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February 22, 2018

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In his own world, autistic high schooler’s imagination takes flight


Author Ben Nelson, 20, who is autistic and has recently published his first book “Little Red Flying Hood,” concentrates while creating graphics for his new upcoming comic book alongside his mom, Laura, while working at his home in Henderson May 23, 2014.

Published Author Ben Nelson

Autistic author Ben Nelson, 20, is shown with his newly published book Launch slideshow »

Little Red Flying Hood film

When Ben Nelson was 4 years old, a social worker told his mother that the boy wouldn’t amount to anything.

Ben had just been diagnosed with autism, a social and developmental disorder that affects 1 in 68 children. As an infant, he couldn’t do the simplest motions, like roll over on his back. Later, he would have trouble learning to talk.

But Laura Nelson knew her son would grow up to make something of himself.

“I was so mad,” she said, recalling the conversation. “(The social worker) was wrong. Sometimes as a parent, you just have to listen to yourself.”

On June 11, Ben Nelson will prove that social worker wrong.

He is graduating from Foothill High School a published author and the creative director for an animated film based on a children’s book he wrote.

“I feel proud of myself,” Ben said. “I like showing everyone what I can do and letting people know that people with autism can be independent and smart.”

Ben is a talented artist and started drawing as a toddler. He uses pencil, paper and pixel to craft colorful illustrations reminiscent of a Disney-Pixar movie.

Meet the Characters

Red is the heroine of the story. She is cheerful, helpful, sweet, generous, loyal and sometimes naive and forgetful. Launch slideshow »

Three years ago, Ben won a $1,000 grant to publish a book, “Little Red Flying Hood,” a creative adaptation of Litte Red Riding Hood.

In Ben’s version, Little Red Riding Hood and the Big Bad Wolf are replaced by a housefly named Red and a spider named Cranston. Red and her insect friends face several obstacles — swarms of hornets, rain and an owl named Ironclaw — in their quest to save her grandmother, a fruit fly threatened by the spider.

“It’s incredible how his mind works,” Laura Nelson said. “He’s often in his own world, but I see now that that world is a gift because it gave him his talent.”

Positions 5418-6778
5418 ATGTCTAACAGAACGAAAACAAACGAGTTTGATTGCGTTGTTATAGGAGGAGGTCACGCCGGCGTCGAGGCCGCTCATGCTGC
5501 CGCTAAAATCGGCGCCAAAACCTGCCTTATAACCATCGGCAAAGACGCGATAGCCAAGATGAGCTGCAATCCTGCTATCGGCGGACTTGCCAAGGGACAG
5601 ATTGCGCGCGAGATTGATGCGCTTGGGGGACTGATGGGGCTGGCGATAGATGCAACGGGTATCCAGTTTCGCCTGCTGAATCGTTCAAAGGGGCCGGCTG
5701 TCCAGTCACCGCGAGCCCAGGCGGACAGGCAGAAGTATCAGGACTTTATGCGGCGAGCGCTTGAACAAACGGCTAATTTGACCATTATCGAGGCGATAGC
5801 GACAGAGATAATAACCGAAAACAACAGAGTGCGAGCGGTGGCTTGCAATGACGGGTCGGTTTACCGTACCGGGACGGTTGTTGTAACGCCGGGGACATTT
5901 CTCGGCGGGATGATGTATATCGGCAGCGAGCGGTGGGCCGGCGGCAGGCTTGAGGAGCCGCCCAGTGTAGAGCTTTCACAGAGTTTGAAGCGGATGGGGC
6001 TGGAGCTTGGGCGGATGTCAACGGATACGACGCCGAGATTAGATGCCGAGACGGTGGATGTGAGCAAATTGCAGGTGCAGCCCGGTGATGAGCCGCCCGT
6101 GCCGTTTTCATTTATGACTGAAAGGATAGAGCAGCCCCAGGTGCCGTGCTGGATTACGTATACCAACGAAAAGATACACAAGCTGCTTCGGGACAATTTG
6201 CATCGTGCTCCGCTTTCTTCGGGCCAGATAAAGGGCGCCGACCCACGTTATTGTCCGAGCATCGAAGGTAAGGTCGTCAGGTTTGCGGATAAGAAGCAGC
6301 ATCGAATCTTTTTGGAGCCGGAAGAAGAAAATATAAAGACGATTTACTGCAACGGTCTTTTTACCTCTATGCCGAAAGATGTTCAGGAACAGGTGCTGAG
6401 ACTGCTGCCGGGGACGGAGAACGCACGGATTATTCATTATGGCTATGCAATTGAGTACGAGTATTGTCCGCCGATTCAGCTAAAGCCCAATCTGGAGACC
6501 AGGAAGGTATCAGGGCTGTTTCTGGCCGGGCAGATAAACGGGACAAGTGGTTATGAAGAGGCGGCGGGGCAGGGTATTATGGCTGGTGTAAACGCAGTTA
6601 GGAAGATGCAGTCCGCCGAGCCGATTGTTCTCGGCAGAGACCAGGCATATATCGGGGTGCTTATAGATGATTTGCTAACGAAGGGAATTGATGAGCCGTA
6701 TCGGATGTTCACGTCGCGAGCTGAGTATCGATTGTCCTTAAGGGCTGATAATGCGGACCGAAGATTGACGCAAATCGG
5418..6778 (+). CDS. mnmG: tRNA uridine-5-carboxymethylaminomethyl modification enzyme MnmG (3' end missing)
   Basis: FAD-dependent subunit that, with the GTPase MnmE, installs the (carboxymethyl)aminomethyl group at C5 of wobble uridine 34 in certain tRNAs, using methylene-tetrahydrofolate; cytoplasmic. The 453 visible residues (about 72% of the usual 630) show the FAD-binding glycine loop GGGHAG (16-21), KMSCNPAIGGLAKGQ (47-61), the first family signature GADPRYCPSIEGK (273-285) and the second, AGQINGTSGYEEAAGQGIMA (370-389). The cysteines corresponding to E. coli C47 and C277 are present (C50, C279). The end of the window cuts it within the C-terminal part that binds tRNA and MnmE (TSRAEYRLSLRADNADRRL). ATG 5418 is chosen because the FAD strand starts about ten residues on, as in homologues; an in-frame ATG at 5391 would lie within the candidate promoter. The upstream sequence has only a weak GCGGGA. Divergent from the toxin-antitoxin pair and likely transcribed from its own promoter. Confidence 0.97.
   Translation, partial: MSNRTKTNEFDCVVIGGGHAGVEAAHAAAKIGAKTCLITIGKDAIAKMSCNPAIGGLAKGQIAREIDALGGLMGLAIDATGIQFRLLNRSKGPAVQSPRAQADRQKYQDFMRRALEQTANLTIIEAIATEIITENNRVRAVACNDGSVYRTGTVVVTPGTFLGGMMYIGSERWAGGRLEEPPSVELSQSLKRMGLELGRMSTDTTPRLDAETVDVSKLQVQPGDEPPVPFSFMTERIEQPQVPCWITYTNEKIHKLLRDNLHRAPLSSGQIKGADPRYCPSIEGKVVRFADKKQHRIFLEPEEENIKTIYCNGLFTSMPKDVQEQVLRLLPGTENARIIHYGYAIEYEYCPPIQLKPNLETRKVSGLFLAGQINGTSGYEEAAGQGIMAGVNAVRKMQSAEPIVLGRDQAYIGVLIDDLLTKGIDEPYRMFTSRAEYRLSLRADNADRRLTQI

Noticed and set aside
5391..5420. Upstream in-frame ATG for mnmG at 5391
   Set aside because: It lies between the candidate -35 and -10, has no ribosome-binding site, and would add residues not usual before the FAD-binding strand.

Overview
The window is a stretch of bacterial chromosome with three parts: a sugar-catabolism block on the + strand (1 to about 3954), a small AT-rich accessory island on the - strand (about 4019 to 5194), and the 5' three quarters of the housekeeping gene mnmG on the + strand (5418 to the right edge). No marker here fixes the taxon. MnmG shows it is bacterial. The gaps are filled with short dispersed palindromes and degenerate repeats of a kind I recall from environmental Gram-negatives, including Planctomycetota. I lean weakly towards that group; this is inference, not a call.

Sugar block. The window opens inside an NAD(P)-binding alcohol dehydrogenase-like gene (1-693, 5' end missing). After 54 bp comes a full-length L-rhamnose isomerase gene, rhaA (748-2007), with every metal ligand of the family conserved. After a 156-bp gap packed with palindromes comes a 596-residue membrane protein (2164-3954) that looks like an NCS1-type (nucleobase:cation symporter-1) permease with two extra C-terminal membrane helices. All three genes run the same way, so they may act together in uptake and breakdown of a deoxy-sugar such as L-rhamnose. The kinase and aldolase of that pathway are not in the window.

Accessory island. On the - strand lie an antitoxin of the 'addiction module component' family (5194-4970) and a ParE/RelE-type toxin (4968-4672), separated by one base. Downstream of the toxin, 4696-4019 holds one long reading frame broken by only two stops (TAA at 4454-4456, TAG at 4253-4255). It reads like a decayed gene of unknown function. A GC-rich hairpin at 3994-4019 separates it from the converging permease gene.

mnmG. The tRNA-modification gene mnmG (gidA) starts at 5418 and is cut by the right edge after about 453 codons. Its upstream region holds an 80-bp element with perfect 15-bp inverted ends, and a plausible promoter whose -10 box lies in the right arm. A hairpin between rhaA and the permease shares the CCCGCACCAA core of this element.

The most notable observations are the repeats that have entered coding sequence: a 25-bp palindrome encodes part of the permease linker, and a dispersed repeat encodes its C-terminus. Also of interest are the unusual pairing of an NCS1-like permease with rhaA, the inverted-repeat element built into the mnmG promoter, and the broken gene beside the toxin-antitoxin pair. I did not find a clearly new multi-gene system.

She wasn’t the only one who noticed Ben’s creative potential. Maureen Clark, a former Foothill teacher who had Ben in her computer graphics class, encouraged him to finish his book and sell it on

When Clark transferred to Southwest Career and Technical Academy, she enlisted the help of almost 100 students to bring Ben’s book to life.

For the past year, Clark and her team of students at the technology magnet school have meticulously animated “Little Red Flying Hood” into a 15-minute short film, which debuted last week at Southwest Career and Technical Academy.

Ben played an integral role in the production. He created illustrations, picked narrators and met with students regularly to adapt his 48-page book for the screen.

Over the months-long project, the students grew to understand Ben’s condition — and his talent. The students designed a website for Ben, with the hope it will help him get noticed by design studios.

Meet Ben - SWCTA Video

“It’s crazy how fast he’s able to sketch out his ideas,” said Brandon Ly, a 16-year-old sophomore. “We didn’t want to see his talent go to waste. Even though he has autism, he doesn’t let it stop him. He’s an inspiration.”

After he graduates, Ben plans to take online courses in illustration and storytelling. He has several ideas for sequels, including an adaptation of Pinocchio.

In the meantime, Ben is donating copies of his book to all of Clark County’s 217 elementary schools. He hopes to visit as many campuses as possible to share his story.

“Seeing it come to life was a huge compliment for me as an artist,” Ben said. “Thank you so much.”

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